Over the past month, East Side House has been hard at work in Albany. To hold true to our values, ESH met with elected officials, advocating for the resources that are necessary to provide our communities with the programs and services they depend on to thrive. We teamed up with United Neighborhood Houses (UNH), a convener of thirty-seven settlement house organizations in New York City, of which East Side House is a member.
Youth Action Day
Civic engagement is a theme in all of ESH’s education and youth development programs. On January 25th, young adults from our Smith Young Adult Borough Center (YABC) program joined teens from all over New York State for Youth Action Day, an annual advocacy event that gives young adults a taste of advocacy and lobbying for what they believe in: summer jobs for youth.
Organized by United Neighborhood Houses (UNH), our teens were trained and prepared to give their testimonies before 126 elected officials as to the importance of the Summer Youth Employment Program (SYEP) and why it’s crucial in our communities. For years, UNH has been dedicated to not only preserving the program, but expanding it.
In the Bronx and Upper Manhattan neighborhoods served by ESH, many of our young adults rely on part-time jobs to help support their families. Through opportunities like SYEP, students are able to buy textbooks, school clothes, and even put food on the table. In communities like the South Bronx, with one of the highest levels of disconnected youth in the city at 35%, this program is absolutely essential.
The SYEP statewide initiative offers youth 14 to 20 years old— up to age 24 in New York City— the opportunity to earn extra money for six weeks each summer. Young adults are placed in jobs ranging from summer camps at non-profit organizations to city agencies, to illustrate the range of career fields. Not only do they earn a paycheck, they also learn valuable resume-building job skills.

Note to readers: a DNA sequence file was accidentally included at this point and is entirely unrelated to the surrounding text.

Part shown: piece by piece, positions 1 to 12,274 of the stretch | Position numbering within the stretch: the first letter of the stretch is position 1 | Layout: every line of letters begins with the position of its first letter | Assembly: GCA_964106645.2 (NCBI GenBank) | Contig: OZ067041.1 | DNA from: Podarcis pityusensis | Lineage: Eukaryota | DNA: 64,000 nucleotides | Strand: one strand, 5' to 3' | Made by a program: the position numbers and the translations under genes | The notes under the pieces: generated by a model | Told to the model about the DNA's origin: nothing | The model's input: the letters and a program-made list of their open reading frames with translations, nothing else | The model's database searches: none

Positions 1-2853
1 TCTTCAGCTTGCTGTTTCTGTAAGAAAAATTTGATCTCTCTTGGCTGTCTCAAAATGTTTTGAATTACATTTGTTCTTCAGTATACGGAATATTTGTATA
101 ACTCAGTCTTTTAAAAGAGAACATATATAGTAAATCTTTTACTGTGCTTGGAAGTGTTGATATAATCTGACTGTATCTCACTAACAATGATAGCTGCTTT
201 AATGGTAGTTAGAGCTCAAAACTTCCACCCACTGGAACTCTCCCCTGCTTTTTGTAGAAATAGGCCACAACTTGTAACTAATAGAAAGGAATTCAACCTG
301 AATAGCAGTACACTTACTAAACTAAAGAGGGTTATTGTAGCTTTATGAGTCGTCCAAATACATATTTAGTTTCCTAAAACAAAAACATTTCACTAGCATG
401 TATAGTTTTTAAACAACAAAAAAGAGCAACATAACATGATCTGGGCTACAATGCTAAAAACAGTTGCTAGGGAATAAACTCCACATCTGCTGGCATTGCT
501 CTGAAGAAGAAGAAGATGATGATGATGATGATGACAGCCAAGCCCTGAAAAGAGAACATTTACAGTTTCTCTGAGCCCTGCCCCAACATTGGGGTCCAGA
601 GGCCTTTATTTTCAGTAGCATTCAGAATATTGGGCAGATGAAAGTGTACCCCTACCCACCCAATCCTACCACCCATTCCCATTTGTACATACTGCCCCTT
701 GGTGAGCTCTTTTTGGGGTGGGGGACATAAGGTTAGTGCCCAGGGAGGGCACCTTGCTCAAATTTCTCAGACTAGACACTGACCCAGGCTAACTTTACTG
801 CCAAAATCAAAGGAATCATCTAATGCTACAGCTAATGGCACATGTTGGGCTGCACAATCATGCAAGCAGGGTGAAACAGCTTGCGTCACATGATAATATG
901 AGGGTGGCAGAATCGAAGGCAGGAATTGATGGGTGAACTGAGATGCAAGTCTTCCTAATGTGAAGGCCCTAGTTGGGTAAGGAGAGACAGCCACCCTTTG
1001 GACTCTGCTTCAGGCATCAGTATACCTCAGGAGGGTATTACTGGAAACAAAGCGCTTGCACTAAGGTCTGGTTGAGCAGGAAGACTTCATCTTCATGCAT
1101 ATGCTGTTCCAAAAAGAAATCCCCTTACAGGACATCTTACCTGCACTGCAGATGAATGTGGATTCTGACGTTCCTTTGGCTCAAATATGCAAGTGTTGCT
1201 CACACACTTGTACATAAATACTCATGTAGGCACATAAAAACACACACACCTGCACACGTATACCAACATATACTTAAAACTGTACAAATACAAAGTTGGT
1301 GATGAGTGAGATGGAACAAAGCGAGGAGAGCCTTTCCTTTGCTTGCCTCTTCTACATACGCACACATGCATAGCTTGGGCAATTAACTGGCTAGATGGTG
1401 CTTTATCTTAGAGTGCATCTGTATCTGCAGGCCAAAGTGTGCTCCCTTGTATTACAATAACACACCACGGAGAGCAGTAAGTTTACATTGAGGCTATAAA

Last year, 60,000 young adults in New York City participated in the program, an unprecedented number, according to UNH. However, an additional 80,000 applied but didn’t gain acceptance. Our teens continue to advocate for their communities so that all of their peers get a chance to participate in this beneficial program.
Lobby Day 2017
At the crack of dawn on February 13th, twenty-seven settlement houses from throughout New York State— twenty-one of them from New York City — convened in Albany to meet with elected officials to advocate for their support. What will this mean for communities like those served by East Side House?
On the table was a list of eighteen priorities, including early childhood education and childcare, funding for senior centers, the Summer Youth Employment program, and adult literacy programming. Communities served by settlement houses are largely low-income, high-need, and predominantly immigrant. Residents of communities like the South Bronx and Upper Manhattan — served by ESH — rely heavily on services provided by settlement houses and other community-based organizations.
Throughout history, settlement houses have played — and continue to play — a huge role in helping low-income New Yorkers move into the economic mainstream. These services are vital to our neighborhoods. They provide families and individuals with safe places for their children to learn and play, healthy food and case management for seniors, employment and educational services to adults seeing work, and much more. State funding allows us to provide these important services to the community so that they may thrive.